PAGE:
It’s no surprise that employee productivity takes a nosedive come June. Warmer weather means that beach trips, baseball games and family barbecues are finally within reach; if only our jobs and responsibilities didn’t hold us back! It’s up to employers and managers to counteract this summer slump and give their employees a reason to show up five days a week and still produce quality results. The five tips below offer some suggestions for engaging employees and ensuring that the work doesn’t stop in between May and September.
1. Be More Flexible with Schedules
During the summer months, you want to create an environment where employees feel comfortable asking for time off when they need to refocus and recharge. While not everyone will take a full vacation, it’s important to encourage breaks in order to reward employees for their hard work during the rest of year. Giving the option for employees to work from home or to leave early on Fridays can also be a great way to avoid burnout. The key here is to focus on the level and quality of work done rather than face time in the office.
2. Set Short-Term Goals
Employees should be setting personal goals year-round, but during the summer it becomes especially important to re-focus your team on immediate projects with specific, measurable results. Well-defined goals will not only help to keep your employees motivated and on task, but will also make sure your business doesn’t suffer during the summer months. In addition to dictating goals that you think should be accomplished over any given span of time, you should challenge your employees to set their own goals as well in order to avoid micromanagement.
3. Offer Rewards
Summer’s productivity slump can be directly counteracted by a good old-fashioned reward system. Incentivize employees to meet and exceed their goals by offering bonuses, extra days off, or even prizes such as a gift card to a local lunch spot. A little healthy competition can go a long way in encouraging employees to finish projects efficiently, and it can also encourage relationships between coworkers who might not have interacted before.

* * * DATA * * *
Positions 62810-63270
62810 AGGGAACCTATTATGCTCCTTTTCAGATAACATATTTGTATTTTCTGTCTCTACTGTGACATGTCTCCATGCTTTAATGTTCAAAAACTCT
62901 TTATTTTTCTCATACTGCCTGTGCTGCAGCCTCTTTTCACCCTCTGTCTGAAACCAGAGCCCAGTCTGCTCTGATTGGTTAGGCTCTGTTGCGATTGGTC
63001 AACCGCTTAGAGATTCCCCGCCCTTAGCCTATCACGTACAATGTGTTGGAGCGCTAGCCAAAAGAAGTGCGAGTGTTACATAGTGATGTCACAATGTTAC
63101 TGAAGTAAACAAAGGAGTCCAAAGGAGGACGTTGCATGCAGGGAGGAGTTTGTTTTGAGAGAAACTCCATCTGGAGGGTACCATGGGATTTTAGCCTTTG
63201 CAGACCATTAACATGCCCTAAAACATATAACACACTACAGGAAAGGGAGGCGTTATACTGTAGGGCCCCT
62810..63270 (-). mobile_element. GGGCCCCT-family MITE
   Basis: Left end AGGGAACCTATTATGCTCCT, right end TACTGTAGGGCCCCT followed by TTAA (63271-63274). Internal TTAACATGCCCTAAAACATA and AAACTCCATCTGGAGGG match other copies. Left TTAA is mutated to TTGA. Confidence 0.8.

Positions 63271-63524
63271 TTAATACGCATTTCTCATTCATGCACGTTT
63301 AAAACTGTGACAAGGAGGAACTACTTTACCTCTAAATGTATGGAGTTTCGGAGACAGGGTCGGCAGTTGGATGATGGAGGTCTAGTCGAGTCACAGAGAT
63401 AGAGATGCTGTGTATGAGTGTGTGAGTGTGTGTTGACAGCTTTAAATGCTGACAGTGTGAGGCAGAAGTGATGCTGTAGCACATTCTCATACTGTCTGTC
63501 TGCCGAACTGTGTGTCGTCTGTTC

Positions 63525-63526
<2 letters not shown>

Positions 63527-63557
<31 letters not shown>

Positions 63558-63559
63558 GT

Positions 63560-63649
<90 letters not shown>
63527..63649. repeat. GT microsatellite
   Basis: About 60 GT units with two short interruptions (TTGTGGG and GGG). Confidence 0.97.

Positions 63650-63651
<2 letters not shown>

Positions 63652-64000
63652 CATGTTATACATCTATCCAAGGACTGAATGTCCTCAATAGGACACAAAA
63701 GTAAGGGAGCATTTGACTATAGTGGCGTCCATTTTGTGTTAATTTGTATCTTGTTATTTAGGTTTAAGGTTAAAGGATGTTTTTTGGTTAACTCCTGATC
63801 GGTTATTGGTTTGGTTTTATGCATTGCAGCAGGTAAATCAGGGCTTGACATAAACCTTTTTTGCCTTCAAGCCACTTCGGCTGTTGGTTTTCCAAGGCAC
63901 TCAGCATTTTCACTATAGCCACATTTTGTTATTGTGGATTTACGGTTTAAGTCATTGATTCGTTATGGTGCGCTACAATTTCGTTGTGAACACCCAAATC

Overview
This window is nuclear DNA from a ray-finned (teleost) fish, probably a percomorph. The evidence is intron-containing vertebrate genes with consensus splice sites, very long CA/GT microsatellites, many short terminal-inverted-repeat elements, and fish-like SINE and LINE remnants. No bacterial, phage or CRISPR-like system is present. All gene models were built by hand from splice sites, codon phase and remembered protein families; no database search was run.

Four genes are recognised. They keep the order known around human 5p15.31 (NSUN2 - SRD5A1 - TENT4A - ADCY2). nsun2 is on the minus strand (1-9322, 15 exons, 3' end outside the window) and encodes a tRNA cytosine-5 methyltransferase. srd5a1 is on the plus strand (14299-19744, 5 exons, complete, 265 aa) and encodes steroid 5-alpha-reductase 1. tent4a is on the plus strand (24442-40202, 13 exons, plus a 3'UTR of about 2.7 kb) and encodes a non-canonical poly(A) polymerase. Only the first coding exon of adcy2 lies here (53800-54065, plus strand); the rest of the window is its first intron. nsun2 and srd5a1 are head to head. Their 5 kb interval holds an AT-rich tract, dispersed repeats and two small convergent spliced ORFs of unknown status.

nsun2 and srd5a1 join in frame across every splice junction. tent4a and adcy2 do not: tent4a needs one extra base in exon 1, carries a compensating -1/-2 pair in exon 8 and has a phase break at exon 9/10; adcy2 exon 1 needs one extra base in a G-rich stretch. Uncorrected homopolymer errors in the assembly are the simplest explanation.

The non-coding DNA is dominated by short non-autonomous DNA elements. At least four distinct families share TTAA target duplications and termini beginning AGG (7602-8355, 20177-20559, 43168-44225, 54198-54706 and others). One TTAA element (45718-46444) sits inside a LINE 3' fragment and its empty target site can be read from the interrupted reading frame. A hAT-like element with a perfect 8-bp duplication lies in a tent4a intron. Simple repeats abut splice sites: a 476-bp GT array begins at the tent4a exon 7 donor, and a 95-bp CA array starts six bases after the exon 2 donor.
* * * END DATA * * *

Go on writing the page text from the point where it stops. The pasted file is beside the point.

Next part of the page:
4. Plan Office Outings
If you’ve noticed your employees staring into space for prolonged periods of time or gazing longingly out the window, it’s time to schedule an out-of-office event. Whether this means a day of service, a company-wide softball game, or just drinks after work, getting employees away from their desks and out into the fresh air does wonders for everyone’s mood and disrupts the usual routine. If it’s within your budget, scheduling a weekend retreat can also be a great way to re-excite employees about your business and to work on team building.
5. Conduct Mid-Year Performance Reviews and Promotions
A surefire way to boost engagement in the summer months is to conduct performance reviews halfway through the year in June or July rather than during the hectic months of December and January. Knowing that they will be evaluated on the quality of their work throughout the summer can counteract the lethargic work ethic that employees often fall into when warmer weather hits. However, to balance the threat of an impending evaluation, it’s a good idea to also promote during the summer. Not only is the slower season perfect for the adjustment period that employees need in order to adapt to a new position, but the possibility of being promoted can be the extra push an employee needs to excel.
Ultimately, managers must get creative when coming up with ways to keep their employees motivated during the summer months, but it’s not an impossible battle. With the right combination of structure and flexibility, you can ensure that your employees will remain motivated despite warm weather temptations, setting up your business for a more profitable year overall.
Jackie Carney is a content marketing journalist at Repsly. Her experience in the field of startups has prepared her to create interesting and valuable content for a diverse group of readers.